College Isn’t for Everyone "By telling all young people that they should go to college no matter what, we are actually doing some of them a disservice" (Owen). This quote from “Brookings Paper: Is College a Good Investment” goes into detail about how college isn’t for everyone. By educators, parents, and authority figures telling graduating high school seniors that college is necessary, they are limiting the potential of that student’s true skills. College isn’t right for everyone and not everyone wants to go to college.
In “Are Too Many People Going to College?” Charles Murray offers his opinion on the number of students that pursue a B.A. He believes that two year or four year colleges are not needed for a majority of students who could instead pursue other life paths. He discusses the ability for the general knowledge needed to be learned in primary and secondary school, and for a lessened need for a “brick-and-mortar” institution the problems with the current secondary and higher educational issues including the lessened need to acquire a B.A. All members of society need certain skills in order to be productive members of society. They need to know general facts about the country they live in, general history, and general geography.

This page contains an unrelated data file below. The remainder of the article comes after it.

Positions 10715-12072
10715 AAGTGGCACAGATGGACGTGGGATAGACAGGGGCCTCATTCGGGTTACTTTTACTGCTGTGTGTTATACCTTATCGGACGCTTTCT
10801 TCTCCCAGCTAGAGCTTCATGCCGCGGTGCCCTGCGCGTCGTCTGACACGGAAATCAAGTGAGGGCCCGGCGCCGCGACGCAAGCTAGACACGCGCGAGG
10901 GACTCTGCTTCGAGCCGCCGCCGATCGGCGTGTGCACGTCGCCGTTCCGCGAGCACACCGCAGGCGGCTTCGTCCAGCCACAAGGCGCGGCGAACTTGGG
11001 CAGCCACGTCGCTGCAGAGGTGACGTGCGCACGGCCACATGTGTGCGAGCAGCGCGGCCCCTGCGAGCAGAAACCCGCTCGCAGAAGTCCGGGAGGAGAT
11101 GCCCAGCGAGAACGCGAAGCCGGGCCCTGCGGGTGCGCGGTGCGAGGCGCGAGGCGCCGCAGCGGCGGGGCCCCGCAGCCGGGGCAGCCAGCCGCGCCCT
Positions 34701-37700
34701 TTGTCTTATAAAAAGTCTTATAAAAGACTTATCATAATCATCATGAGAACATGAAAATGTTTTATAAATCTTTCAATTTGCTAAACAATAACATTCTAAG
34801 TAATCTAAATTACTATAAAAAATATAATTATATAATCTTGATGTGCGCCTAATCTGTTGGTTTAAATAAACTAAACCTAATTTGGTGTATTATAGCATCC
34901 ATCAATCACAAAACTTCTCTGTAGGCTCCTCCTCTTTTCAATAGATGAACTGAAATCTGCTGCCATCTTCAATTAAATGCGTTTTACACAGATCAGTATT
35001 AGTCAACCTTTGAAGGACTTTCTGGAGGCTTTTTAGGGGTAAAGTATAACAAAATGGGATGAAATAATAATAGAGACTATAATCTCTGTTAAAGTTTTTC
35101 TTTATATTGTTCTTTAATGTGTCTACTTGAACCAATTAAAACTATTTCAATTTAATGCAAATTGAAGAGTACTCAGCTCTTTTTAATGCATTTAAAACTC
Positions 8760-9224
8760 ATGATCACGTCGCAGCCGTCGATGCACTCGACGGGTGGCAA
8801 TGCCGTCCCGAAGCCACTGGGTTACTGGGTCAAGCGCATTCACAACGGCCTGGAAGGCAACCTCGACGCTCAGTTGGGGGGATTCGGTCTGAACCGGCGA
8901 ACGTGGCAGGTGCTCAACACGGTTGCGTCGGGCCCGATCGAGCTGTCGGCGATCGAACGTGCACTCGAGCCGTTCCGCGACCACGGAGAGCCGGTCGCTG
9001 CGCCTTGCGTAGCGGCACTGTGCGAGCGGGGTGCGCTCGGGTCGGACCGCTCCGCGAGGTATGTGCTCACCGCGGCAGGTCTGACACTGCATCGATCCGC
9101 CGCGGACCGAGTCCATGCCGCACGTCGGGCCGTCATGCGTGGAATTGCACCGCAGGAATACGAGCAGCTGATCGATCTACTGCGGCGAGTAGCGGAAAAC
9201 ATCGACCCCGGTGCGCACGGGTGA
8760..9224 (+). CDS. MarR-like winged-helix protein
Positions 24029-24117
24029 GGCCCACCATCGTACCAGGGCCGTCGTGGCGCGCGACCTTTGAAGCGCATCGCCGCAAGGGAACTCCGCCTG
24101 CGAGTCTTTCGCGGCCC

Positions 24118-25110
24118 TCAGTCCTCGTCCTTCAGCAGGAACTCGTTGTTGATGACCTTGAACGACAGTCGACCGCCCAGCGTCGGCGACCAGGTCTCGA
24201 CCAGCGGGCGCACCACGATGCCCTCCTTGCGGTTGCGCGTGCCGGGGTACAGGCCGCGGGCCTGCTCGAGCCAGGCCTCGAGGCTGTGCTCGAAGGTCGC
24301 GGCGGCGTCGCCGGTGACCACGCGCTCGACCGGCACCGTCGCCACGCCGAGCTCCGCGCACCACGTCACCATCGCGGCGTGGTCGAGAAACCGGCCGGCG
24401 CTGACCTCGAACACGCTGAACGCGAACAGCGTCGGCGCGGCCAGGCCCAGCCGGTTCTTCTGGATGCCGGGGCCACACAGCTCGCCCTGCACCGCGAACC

Recently, many have begun to attack and degrade higher education in the United States. In the book How College Works, authors Daniel Chambliss and Christopher Takacs claim, “As state support has eroded, and as more students attend college in an increasingly desperate attempt to find viable jobs, the price to students of attending an institution of higher education has gone up, especially at more selective institutions” (172). So is college even worth it? Caroline Bird’s excerpt from her book Case Against College “Where College Fails Us” is an adequately written article that agrees with those who question whether college is a good investment. Bird argues that although some students would benefit from college and succeed, many fall short, wasting